At the outset, however, the treatment which belligerents were required to accord to persons referred to in the Convention was not presented, nor indeed clearly conceived, as constituting a body of "rights" to which they were automatically entitled. In 1929 the principle was more clearly defined and the word "right" appeared in several provisions of the 1929 Prisoners of War Convention. It was not, however, until the Conventions of 1949 (in particular in Articles 6
and 7) that the existence of "rights" conferred on prisoners of war was affirmed. In this connection, we would refer to the unanimous recommendation of the Red Cross Societies, meeting in conference in Geneva in 1946, to confer upon the rights recognized by the Conventions "a personal and intangible character" allowing the beneficiaries "to claim them irrespective of the attitude adopted by their home country" (9).
B. ' Practical aspect of the rights. ' -- One might feel that there is a risk that these rights which are "secured" to prisoners of war might remain merely theoretical unless any violation thereof entails a penalty.
In that respect, a study of the Geneva Conventions from 1864 to 1949 shows a very clear evolution. Let us take the case of penalties. The Convention of 1864 contains nothing on the subject. The Conventions of 1906 (Articles 27
-28) and of 1929 (Articles 28
-30) laid the emphasis mainly on the legislative measures to be taken, should the penal laws prove inadequate. It is only the Convention of 1949 that indicates in Articles 129
to 131, with the requisite precision, the obligation incumbent on all States party to the Conventions, belligerent or neutral, to seek out those who are guilty and to punish breaches of the Conventions. These Conventions also define the rôle of the Protecting Power (Article 8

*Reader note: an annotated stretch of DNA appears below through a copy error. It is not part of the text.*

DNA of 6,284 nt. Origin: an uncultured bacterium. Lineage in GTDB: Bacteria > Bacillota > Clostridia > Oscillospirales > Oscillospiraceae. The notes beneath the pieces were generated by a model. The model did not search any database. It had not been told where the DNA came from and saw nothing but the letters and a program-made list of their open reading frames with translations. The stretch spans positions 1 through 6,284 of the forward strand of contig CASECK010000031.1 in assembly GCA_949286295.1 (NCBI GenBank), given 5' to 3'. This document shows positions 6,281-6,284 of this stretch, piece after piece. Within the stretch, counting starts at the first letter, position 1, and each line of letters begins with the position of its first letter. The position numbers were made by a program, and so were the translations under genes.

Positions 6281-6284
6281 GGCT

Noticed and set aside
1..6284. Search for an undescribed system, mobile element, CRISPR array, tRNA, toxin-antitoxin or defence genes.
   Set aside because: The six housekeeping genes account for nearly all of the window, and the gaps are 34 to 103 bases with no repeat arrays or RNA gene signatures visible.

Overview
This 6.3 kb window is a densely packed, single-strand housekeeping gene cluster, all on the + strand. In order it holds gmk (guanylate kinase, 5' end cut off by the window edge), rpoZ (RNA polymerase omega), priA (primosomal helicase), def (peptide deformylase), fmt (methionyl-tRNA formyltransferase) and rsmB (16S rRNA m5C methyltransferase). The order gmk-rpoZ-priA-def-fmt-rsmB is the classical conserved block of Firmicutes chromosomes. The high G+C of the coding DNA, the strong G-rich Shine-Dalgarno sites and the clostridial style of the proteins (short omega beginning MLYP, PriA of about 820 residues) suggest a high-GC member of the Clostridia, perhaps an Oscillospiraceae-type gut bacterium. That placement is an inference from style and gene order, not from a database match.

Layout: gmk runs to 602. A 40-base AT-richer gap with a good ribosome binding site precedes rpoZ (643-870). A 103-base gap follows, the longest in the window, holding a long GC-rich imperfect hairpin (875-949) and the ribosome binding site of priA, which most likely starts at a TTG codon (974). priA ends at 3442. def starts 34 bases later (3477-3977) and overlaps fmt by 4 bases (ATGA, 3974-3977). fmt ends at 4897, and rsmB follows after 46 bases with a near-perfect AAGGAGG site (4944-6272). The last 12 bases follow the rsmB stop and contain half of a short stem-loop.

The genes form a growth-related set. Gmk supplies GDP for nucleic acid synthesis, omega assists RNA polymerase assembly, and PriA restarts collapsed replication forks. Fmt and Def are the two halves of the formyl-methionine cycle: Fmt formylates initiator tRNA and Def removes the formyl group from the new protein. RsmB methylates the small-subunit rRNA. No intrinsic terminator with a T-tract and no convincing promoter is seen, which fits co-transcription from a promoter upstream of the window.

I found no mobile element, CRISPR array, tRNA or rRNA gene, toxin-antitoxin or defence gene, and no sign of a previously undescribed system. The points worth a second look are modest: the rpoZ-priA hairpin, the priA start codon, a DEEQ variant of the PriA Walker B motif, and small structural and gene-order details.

), and recognize the right of the International Committee of the Red Cross to undertake activities in behalf of prisoners of war (Articles 9
recognizes the "unrestricted right" of prisoners of war to apply to the representatives of the Protecting Powers. A prisoner [p.92] does not, therefore, merely have rights; he is also provided with the means of ensuring that they are respected.
So far this commentary has dealt only with the relationship between prisoners of war and the belligerents in whose hands they are. What, then, is the position when the violations are the consequence of an agreement signed by the State of origin of the prisoners of war? Would it not be possible for the State of origin to be prosecuted by the prisoners of war who have suffered prejudice, in those countries at least in which individual rights may be maintained before the courts? It would seem that the reply to this question must be in the affirmative.